The Quebec government said it’s monitoring water levels as heavy rains in regions including the Beauce and Eastern Townships are resulting in overflowing rivers.

The flood watch comes as Public Security Minister Genevieve Guilbeault announced a new program to compensate those affected by floods.

“It will make their life simpler and easier. It will reduce bureaucracy, it will speed up the processing of the files and let them know in advance the amounts to which they are entitled,” she said.

Under the new plan, disaster victims are entitled to $20 each per day if they need temporary lodging and food. After 100 days, they'll receive $1,000 per month.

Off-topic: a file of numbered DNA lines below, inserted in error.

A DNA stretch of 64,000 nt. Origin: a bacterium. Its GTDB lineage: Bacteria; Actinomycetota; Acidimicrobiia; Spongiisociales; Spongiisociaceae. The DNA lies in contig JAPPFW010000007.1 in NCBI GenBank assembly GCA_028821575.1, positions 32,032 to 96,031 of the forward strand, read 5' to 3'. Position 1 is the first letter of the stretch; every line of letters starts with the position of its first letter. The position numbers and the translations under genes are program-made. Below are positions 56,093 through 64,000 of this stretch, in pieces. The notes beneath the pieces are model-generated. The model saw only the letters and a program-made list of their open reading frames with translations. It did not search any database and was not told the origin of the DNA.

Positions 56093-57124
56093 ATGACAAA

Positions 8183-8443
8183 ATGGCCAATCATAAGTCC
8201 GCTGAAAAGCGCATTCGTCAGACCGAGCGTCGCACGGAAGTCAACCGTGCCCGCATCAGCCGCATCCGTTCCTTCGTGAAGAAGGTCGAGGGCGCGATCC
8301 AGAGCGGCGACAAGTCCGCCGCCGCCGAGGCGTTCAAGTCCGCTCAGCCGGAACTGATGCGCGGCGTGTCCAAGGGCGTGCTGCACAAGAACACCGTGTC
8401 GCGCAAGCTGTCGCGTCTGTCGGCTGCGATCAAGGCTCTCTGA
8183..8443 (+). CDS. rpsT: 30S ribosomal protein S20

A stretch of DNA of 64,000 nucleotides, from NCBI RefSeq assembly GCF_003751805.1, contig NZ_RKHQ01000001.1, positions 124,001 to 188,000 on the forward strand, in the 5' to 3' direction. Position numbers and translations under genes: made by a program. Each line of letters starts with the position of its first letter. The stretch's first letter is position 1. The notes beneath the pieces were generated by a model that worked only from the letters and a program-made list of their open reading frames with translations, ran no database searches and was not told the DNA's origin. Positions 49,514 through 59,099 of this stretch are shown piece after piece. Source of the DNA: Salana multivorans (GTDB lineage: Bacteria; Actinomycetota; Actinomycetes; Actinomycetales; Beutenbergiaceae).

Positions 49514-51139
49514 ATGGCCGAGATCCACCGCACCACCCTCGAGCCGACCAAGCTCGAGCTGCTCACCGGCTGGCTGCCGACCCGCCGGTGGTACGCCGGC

Homeowners will receive up to $5,000 to reimburse preventative and temporary protection that's required during a flood.

There's also money to replace appliances if they’re damaged – and flood victims won’t need to provide receipts.

A homeowner on affected flood plains would be entitled to $200,000 to move.

“If he or she chooses to stay there, they won't be eligible for any more funding,” said Guilbeault.

Towns have to be proactive to prevent more disasters, said Hudson Mayor Jamie Nicholls, who was among the local mayors listening closely to the new plan.

“The Town of Hudson has taken the precautionary measure to not allow construction in the 20-100 flood plain, so we're ahead of the game to make sure there's no new construction in the flood plain because we all know that climate change is upon us and we have to take responsibility as a government,” he said.